South Korea Ferry Disaster: Prime Minister Resigns


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The prime minister of South Korea resigned on Sunday.

The act comes amid a growing wave of criticism heaved at the Korean government over its handling of the Sewol incident and subsequent rescue efforts.

Former Prime Minister Chung Hong-won said in a statement that the rising tide of “sadness and resentment of the public” played a major role in his decision to step down.

When Chung attempted to visit a shelter housing the family members of the ferry victims, he found himself heckled by a number of bystanders. The negative reception left a lasting impression on the government official.

“...I saw grieving families suffering with the pain of losing their loved one,” said Chung.

He felt that he should “take all responsibility as prime minister” for his role in the government’s reportedly insufficient rescue efforts.

Chung also blamed societal issues for the ongoing tragedy, saying that he hoped “these deep-rooted evils” would be removed from South Korean society and that this “kind of accident never happens again.”

Because the majority of political power in South Korea resides with the president, it seems that the decision of the prime minister to resign is largely symbolic in nature. Min Kyung-woo, who is the presidential spokesman, was reported as saying President Park Geun-hye will likely accept Chung’s resignation.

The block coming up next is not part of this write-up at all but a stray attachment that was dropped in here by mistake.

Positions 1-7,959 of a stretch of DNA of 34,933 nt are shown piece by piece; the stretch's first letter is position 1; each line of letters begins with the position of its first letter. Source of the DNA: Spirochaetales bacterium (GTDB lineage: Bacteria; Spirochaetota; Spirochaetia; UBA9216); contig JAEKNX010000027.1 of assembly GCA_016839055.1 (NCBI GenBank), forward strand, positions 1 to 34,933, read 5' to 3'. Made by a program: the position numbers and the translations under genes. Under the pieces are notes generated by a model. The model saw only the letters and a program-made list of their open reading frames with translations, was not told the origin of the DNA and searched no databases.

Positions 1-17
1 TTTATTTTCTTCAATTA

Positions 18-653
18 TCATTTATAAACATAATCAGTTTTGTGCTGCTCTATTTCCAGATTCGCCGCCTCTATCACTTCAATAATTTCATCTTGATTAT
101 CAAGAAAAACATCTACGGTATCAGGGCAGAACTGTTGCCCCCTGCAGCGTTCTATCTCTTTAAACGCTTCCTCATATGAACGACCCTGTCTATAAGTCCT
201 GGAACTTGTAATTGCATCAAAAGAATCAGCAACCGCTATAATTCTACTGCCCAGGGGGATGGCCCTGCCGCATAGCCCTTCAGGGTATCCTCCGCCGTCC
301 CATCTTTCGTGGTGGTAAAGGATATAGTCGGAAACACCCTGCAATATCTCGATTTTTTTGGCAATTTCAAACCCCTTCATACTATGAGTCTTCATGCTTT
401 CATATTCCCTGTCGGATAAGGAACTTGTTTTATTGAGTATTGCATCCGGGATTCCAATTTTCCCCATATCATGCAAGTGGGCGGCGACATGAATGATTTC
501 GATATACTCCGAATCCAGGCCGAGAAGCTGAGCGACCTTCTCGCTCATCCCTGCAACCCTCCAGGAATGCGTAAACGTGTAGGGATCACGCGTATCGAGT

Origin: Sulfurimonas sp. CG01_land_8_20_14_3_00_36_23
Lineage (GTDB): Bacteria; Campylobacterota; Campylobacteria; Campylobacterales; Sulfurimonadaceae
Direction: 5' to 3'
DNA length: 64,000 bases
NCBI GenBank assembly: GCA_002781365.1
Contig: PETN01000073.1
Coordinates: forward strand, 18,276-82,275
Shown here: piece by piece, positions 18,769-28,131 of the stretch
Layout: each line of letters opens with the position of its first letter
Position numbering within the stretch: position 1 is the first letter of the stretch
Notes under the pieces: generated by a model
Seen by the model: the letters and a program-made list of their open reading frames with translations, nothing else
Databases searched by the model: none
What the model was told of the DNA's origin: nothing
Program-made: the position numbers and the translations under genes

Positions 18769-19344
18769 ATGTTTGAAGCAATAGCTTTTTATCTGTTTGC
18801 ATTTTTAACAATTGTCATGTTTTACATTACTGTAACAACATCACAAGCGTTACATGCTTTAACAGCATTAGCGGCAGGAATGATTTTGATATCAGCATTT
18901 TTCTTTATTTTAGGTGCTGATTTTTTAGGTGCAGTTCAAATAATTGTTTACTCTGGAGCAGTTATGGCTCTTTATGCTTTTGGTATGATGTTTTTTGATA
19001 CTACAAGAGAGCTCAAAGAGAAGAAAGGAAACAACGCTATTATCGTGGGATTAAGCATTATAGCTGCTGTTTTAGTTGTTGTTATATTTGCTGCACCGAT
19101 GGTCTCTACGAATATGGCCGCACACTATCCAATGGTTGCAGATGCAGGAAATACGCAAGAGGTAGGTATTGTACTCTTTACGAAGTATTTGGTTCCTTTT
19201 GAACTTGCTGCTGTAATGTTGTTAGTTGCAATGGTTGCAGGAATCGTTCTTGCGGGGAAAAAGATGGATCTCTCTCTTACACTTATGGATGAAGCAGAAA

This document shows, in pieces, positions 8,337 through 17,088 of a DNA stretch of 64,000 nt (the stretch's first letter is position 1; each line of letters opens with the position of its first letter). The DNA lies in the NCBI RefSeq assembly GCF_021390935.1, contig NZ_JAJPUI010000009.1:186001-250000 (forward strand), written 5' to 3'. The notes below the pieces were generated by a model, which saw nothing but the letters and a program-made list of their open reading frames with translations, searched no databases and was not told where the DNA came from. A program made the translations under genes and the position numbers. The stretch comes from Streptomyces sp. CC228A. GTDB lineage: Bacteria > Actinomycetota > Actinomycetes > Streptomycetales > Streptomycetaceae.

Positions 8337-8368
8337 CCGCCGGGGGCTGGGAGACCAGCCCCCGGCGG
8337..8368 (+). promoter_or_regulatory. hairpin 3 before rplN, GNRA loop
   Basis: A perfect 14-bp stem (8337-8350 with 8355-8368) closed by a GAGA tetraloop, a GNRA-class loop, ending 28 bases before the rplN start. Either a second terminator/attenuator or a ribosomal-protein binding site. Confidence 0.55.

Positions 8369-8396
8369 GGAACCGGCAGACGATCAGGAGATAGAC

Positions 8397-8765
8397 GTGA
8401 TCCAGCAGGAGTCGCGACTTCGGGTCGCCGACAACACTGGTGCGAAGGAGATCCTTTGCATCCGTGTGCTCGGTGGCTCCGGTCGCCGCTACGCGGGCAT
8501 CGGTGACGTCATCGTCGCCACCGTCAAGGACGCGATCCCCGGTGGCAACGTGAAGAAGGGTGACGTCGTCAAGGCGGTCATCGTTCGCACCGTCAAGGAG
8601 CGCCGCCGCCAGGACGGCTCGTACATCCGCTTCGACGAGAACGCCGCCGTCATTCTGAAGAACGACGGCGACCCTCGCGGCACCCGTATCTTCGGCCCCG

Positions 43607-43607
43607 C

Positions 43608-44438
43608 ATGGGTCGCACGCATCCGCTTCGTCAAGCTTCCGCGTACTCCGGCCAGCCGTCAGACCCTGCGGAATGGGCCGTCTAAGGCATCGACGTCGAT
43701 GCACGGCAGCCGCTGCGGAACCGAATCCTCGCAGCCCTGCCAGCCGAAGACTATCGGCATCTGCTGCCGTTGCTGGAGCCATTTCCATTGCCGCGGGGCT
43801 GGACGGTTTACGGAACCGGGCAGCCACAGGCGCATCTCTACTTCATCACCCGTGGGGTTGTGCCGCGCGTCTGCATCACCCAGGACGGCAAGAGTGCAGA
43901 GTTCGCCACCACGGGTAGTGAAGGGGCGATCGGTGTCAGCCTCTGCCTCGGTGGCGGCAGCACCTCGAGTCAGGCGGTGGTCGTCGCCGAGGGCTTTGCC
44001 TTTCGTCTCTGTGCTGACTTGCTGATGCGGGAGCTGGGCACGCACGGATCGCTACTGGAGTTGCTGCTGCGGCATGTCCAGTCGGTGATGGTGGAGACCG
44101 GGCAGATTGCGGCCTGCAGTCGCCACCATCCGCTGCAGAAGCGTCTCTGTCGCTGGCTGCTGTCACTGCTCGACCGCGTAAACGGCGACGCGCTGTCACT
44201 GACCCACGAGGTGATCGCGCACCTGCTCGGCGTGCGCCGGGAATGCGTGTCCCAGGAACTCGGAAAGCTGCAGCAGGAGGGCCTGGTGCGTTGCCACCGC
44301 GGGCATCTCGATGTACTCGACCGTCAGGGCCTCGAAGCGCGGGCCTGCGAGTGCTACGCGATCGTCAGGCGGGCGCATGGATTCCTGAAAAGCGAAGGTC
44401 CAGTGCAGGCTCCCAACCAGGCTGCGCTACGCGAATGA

It is not known at this time when Chung will leave office.

In the aftermath of the Sewol ferry sinking, heartbroken friends and family members of those who died or are still missing have become increasingly angered at the government’s response to the disaster.

Thus far divers have retrieved 188 bodies from the waters surrounding the Sewol or directly from vessel. 114 persons are still missing. There are only 174 survivors at this time, and it’s unlikely any more will be recovered from the sunken ferry.

All 15 crew members involved in the sinking of the ship have been taken into custody and formally arrested. They stand accused of negligence and failing to help passengers in need.

Image via Wikimedia Commons